Modest volume, flat bottoms, such as sharpies and small skiffs (like your boat) have fairly high initial stability, much like a catamaran, but this goes away very quickly (demonstrated by a graph posted previously) and this can lead to capsize or swamping. The access door on the port side, having an opening just a few inches above the LWL, is a major concern too. This boat is just way to small to require this feature. Now I realize that the designer/builder might have needed this access, given his age, but you'd be best advised to seal it closed. The very last thing you'd want to do to this puppy (read smiling) is raise the sole (floor) as this would have quite an adverse affect on her stability. Now you could put a box keel on her, which would increase her draft a bit, but it would also supply the boat with more volume and if this volume was ballasted, maybe with water, possibly a route to explore, though should be worked out by someone with a good grasp of the shapes and centers involved in this type of modification.

    To most of us, it's a "Dolly Parton" - 5 pounds of boob in a 2 pound bra (look for the smile again). She's too small for her configuration and intended use, which leads to several concerns, particularly by old farts (like me) who've seen this too often over the decades and would prefer not to see any more injuries (or worse) of folks the age of our grandkids. Lastly my apologies for any perceived personal insults, they weren't intend to be taken as seriously as I think you may have (my assumption).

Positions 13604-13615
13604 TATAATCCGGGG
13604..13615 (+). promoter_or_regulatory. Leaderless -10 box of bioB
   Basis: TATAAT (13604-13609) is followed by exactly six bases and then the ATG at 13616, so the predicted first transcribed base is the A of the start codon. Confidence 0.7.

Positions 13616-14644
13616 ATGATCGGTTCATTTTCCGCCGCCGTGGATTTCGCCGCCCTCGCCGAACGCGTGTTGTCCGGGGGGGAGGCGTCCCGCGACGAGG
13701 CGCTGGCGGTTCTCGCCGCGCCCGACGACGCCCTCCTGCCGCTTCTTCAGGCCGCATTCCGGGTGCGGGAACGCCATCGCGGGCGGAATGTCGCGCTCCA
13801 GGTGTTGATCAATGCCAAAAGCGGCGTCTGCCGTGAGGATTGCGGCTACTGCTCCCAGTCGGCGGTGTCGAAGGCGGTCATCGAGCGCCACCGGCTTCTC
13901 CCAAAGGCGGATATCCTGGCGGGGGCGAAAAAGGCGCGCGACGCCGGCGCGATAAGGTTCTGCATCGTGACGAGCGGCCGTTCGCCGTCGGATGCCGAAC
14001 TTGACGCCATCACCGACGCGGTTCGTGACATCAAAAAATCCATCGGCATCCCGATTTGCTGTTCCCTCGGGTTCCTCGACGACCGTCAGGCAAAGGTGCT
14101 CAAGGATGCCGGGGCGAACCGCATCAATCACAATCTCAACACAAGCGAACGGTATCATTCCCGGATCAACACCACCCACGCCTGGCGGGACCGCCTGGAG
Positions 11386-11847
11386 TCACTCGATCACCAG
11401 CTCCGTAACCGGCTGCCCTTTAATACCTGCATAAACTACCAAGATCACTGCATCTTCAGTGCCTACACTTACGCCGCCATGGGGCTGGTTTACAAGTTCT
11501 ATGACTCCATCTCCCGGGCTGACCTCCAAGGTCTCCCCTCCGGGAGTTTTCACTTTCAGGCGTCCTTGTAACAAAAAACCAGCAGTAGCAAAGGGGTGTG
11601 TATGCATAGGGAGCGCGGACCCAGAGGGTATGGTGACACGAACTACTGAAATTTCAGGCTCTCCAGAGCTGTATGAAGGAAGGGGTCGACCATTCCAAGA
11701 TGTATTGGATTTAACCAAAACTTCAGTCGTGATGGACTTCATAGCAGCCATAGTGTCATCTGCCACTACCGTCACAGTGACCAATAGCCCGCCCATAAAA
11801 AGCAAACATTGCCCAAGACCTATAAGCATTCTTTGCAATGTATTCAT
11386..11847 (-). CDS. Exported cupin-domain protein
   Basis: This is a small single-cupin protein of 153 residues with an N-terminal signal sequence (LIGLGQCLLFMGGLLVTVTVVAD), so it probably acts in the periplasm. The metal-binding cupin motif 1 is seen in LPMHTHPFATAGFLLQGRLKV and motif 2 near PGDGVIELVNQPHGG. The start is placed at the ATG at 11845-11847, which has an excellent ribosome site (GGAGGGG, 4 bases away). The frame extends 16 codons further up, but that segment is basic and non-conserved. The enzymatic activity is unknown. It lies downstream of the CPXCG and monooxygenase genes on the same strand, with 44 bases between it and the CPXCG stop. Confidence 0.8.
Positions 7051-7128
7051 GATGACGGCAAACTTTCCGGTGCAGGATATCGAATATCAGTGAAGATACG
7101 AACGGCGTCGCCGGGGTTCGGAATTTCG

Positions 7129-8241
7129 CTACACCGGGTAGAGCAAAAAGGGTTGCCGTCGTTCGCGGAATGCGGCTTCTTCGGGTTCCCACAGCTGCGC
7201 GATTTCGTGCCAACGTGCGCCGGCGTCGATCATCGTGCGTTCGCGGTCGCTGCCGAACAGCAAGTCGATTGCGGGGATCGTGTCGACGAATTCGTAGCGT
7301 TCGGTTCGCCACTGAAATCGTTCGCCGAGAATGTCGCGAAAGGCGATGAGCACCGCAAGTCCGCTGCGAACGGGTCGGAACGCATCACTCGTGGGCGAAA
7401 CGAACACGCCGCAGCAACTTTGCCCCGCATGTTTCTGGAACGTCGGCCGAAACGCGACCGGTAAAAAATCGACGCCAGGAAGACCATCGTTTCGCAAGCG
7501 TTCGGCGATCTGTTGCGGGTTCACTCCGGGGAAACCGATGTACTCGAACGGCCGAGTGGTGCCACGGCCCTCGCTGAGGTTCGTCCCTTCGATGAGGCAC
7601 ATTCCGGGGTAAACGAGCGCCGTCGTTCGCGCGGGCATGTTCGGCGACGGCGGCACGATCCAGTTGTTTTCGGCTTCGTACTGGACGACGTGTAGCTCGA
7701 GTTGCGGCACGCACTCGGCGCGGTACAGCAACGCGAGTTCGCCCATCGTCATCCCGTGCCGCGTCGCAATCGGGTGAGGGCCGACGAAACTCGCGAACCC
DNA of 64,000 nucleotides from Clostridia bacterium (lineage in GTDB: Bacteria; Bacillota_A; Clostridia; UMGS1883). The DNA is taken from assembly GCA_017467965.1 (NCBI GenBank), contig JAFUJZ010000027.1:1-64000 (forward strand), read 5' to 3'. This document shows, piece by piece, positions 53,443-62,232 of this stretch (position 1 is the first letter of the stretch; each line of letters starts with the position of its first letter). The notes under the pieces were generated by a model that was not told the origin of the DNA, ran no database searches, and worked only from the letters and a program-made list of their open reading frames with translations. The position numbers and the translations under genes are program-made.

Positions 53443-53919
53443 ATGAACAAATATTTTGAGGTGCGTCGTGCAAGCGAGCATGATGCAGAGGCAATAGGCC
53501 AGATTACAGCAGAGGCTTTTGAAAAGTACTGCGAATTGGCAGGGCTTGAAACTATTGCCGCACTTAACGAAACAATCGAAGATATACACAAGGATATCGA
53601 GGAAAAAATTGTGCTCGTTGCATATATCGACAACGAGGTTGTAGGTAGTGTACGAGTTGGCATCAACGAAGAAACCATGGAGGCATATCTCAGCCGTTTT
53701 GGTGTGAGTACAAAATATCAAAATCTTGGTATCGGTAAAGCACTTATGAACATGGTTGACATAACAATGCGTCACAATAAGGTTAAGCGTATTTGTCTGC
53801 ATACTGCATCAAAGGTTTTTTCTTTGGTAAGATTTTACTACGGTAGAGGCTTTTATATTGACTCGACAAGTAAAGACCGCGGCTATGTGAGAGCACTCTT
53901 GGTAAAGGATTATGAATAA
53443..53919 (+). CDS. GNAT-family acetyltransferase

5. SukiSolo
    Joined: Dec 2012
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    SukiSolo Senior Member

    One thing that does concern me apart from the issues raised by PAR is the outboard mounting. It looks as if the motor is mounted/clamped direct to the 1/2"(?) plywood transom. This is not good practice and far too weak even for a modest 4HP engine. If you look at almost any small boat - skiff, RIB, dinghy etc you will note a pad approximately 1 1/2" thick to spread the load. Not only that, but the load and thrust of the motor is further spread to the structure of the boat ie into the transom corners, maybe the floor, partly dependent on design.